"I had a meeting with Coach (MacMillan) early in the season, and I told him, 'I know I'm not the biggest, I know I'm not the fastest, I know I'm not the strongest, but I can bring the energy,'" Chatagnier said. "I always ask myself what I can do to help the team out, and I didn't really think I would be playing, but I knew I would bring the energy. And from there, it was just contagious."
Chatagnier backed up his off-the-field persona with a season that would have been impressive for any classification, but he was hardly the only freshman turning heads.
Hayden Dunhurst shot to national stardom on opening weekend with an electrifying strike-'em-out, throw-'em-out to seal a series win over top-ranked Louisville. John Rhys Plumlee and Jerrion Ealy, if they needed any more clout, found it on the diamond as two of the boisterous voices from the dugout, and they were growing more comfortable at the plate with each at-bat. On the mound, six freshmen recorded significant innings to lay the groundwork for their future in Oxford.
"From day one, when you have 20 new faces - more than half our guys are putting on the uniform for the first time - you knew some of the guys would have to have success," Bianco said. "A lot of guys don't allow themselves to have success because of the newness, just mentally. We challenged those guys, and fortunately, some of those guys were ready to step into big roles."
This team wasn't a loose confederation of different classifications, they were one unit. When they stepped on the diamond, each one of them - be they young or old - played for the name on the front of their jerseys.
That's why the anguish of a cancelled season hurt equally across the classification spectrum. For the freshmen, their first taste of college baseball cut short at just 17 games. For the draft-eligible juniors, the prospect of an uncertain future. For the seniors, the weeks of waiting and pondering if their careers had just been ended in the most inglorious of ways. For everyone, regardless of age, just entertaining the notion that these 34 guys have met together on the diamond for the last time is almost too much to handle.
"There are a lot of emotions-sadness for the kids, for the team, angry like everybody at the situation, disappointment-just a lot of emotions," Bianco said.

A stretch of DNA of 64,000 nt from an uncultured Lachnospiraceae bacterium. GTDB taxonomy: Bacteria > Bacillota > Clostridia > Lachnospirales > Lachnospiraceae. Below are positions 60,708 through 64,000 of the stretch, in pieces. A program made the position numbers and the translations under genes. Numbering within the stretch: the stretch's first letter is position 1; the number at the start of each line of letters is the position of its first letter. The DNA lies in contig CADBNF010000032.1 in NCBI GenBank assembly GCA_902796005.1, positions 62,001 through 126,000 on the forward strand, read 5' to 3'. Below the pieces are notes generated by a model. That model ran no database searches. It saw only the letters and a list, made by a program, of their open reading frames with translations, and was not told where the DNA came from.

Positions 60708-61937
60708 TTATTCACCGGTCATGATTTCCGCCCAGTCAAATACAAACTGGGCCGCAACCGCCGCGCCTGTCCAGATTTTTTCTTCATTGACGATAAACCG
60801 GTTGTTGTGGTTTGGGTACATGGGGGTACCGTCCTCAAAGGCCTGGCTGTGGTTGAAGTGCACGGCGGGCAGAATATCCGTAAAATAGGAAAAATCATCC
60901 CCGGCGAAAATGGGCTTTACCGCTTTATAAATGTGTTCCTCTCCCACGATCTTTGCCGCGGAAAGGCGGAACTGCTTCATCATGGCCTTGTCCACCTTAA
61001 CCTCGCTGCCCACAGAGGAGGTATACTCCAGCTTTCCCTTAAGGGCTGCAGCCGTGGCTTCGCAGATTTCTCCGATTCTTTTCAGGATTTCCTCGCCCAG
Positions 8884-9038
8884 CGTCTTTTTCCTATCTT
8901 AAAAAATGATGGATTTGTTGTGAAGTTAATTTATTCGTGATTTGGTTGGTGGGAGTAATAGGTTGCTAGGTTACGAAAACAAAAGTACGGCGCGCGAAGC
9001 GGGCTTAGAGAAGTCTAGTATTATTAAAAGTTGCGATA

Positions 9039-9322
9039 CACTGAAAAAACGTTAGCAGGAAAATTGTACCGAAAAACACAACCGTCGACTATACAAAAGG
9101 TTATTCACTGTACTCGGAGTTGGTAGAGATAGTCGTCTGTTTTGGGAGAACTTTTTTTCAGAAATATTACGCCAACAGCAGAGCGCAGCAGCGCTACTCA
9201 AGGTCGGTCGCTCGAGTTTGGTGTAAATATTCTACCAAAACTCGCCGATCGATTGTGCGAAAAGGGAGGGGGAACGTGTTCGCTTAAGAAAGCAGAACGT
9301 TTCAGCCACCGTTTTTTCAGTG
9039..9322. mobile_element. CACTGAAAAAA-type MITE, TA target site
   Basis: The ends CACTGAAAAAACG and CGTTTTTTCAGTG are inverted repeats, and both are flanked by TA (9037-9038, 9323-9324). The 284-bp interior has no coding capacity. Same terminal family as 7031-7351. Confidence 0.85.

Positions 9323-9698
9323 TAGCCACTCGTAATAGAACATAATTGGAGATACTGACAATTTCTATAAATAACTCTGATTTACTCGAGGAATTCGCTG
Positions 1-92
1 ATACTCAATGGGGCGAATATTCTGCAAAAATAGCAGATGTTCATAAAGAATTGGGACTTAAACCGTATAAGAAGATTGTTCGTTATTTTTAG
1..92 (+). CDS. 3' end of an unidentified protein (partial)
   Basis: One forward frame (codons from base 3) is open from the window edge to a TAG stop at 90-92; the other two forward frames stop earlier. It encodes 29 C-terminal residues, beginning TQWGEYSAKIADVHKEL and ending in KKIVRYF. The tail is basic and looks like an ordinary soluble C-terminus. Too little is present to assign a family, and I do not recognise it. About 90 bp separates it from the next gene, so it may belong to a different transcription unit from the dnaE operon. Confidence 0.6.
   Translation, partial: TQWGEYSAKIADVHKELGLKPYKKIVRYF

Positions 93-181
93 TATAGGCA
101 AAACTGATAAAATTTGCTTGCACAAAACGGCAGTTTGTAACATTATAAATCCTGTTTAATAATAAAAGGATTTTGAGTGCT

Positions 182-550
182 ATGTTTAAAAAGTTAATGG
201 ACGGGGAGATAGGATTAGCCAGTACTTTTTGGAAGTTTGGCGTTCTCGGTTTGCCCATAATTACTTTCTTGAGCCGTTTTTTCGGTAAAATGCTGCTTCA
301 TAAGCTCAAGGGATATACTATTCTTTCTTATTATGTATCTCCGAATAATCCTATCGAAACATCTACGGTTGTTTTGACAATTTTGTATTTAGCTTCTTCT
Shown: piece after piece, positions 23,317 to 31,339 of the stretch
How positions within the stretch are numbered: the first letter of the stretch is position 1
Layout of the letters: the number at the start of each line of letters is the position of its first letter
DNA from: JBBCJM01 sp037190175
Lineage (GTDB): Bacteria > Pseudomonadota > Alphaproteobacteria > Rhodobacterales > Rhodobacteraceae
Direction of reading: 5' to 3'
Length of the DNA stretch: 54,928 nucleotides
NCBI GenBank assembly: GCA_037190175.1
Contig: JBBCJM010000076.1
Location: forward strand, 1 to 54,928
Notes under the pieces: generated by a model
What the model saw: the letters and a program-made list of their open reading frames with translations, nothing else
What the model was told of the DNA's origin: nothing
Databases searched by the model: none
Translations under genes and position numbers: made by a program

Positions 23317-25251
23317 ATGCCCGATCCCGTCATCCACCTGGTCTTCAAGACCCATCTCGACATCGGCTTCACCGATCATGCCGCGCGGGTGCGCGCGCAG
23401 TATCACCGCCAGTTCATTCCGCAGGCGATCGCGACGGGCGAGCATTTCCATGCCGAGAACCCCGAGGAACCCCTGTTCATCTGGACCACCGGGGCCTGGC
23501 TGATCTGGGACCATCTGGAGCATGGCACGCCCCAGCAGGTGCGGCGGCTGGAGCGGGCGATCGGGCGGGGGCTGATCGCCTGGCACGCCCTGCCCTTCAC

It's been about a month since the coronavirus pandemic brought the world to a grinding halt. Sports are hardly anybody's first concern right now, but firing up the grill in the outfield of Swayze Field on a sunny April weekend sure doesn't sound like the worst thing in the world.
In the meantime, though, we wait.
"It's taught us a lot about handling things, it's given us some time with our families that we wouldn't normally have, and it's something that-just through perseverance-we'll get out on the other side and be better for it," Lafferty said.
More questions than answers remain for the future of Ole Miss baseball and the sport as a whole. Amid all the uncertainty, however, the players have found solace in looking back at the 2020 baseball season-in the words of Diamond, a "beautiful trip."
"A lot of questions I wish I had answers to, but one answer I do have is that this was the best team I've ever been a part of, and I'm just thankful to be a part of that team," Servideo said.
Ole Miss fans may have to endure a longer-than-usual offseason, but the Rebs will be back. In February 2021, when these boys finally return to Swayze Field, they'll be back with a vengeance.
"It's more powerful than a couple of guys for us," Diamond said. "It's a team program that we've built, and every single person is on it. We're in on being the best, and we'll be back next year. You can count on that."